I take issue with the statement "The emergence of the nomadic engineer is a likely consequence of accelerating globalization, rising interconnectedness and the diffusion of advanced technologies." In fact the nomadic engineer is the consequence of the severely diminished mutual respect and value between the middle to upper management of companies and the engineering staff. A large portion of this change has occurred during the last 50 years, accelerated since the mid 1990's. A portion of engineers' readiness to move on is due to the elimination of the lifetime career expectation at a single company, that has been caused by severe layoffs of skilled technical personnel done comparably to layoffs of non-skilled and non-technical personnel. Time was when the people who were retained at all costs were the engineers, even to the point of temporarily using engineers as secretaries and non-technical staff in needed positions during economic down-turns. The change to equality in layoffs has cost short-sighted businesses, who even now "off-shore" their design projects only to get poor quality results that damage corporate bottom lines and quality reputations.
"We often hear from readers who are engineers that they try to dissuade sons and daughters from entering the profession."
I agree and feel the same. If I could do it again I would stay far away from this field. Engineering is hard, thankless work. The pay scale is just not worth the burden of long nights, personal responsibility, stress and meeting demanding expectations from management. I've met personal trainers and strippers who make more than I do, and they're not designing components for the latest greatest jet engines. Problem solving is fun and challenges the mind - but in this field, it means dealing with problems every minute of every workday.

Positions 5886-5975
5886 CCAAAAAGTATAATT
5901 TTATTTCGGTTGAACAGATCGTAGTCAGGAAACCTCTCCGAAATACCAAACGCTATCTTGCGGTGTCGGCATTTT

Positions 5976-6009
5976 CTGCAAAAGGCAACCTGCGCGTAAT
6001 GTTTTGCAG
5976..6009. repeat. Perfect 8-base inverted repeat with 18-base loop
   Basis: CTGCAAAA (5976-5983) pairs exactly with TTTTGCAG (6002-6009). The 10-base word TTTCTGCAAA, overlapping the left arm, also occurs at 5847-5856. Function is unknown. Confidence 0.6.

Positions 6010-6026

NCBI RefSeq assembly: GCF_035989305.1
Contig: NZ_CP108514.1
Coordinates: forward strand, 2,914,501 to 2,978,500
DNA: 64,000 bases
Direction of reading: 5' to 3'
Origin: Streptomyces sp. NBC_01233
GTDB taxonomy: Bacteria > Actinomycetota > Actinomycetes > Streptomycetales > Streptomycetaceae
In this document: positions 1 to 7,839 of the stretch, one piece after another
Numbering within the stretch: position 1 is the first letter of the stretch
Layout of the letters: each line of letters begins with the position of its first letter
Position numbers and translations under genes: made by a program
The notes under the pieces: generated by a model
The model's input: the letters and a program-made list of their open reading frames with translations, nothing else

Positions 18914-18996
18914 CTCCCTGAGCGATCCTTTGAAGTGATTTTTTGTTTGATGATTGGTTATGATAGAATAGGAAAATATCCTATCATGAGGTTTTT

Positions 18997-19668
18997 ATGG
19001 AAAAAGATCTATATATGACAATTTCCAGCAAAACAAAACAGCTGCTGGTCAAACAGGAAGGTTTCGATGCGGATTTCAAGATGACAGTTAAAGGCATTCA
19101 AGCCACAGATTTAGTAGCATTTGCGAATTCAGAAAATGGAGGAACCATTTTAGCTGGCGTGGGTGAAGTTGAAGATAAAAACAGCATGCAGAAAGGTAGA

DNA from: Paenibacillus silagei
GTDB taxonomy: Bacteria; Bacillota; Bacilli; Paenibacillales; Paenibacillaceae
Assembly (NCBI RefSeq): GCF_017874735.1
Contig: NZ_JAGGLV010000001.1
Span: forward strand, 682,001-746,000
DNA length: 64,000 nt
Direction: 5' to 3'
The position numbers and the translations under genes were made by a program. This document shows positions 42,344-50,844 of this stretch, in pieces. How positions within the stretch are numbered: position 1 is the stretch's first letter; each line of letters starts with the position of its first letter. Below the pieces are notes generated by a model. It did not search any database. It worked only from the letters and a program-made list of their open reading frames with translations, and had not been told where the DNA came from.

Andy Grove almost said it last month. The US economy was big enough during the past 50 years to permit Japan, Korea, Taiwan, and Singapore to develop huge balance of trade in their favor. NAFTA was basically an extension of the same thing apparently. The US is no longer big enough to survive in tech if we continue doing business the same old way.
The demize of US high tech actually was clear during the past 10 years, but the free wheeling easy money of the past decade blindfolded us as to the problem.
As Intel and others can now see, if we are going to compete directly against the Chinese government party PLA, the US Congress must wake up to the fact that some clearcut national high policies are not only important, but indeed critical for the survival of the US as a first world nation.
Somehow it was ok to let the Pacific rim nations under strong government leadership develop the huge trade surpluses existing today. But not with China playing the same game except even more overtly and covertly, our government cannot continue to simply sit by and say "let IBM and Texas Instruments fight it out with the Pacific Rim". We are failing miserably and will continue to do so unless the US government gets into the act with some clear high tech policies that are based on wisdom and concern for tomorrow.
Thanks for your article. Baseon the information in this article, and talking to engineers in my area, this report is about right…(take or give a few points). The job market is improving and many businesses will start hiring engineers. That is good news for everyone.
I tend to agree with "fundamentals" about myopic CEOs focusing only on short-term gain at the expense of long-term stability. While interviewing a semiconductor CEO several years ago, he checked his company's stock price at least twice in an hour. I quickly realized he was more interested in tracking the value of his stock options than discussing his company's strategies for growth and innovation. This is no way to run a railroad.
Great idea. But note that there is a mechanism already available: create stock options which don't vest until 5 years is up.
If the vesting price is correctly chosen, the stock has to rise in order to make the option worth taking. No rise, no value.
Just make sure the options don't vest for 5 years and then in tranches of 20% every six months.
As we unveil EE Times’ 2015 Silicon 60 list, journalist & Silicon 60 researcher Peter Clarke hosts a conversation on startups in the electronics industry. Panelists Dan Armbrust (investment firm Silicon Catalyst), Andrew Kau (venture capital firm Walden International), and Stan Boland (successful serial entrepreneur, former CEO of Neul, Icera) join in the live debate.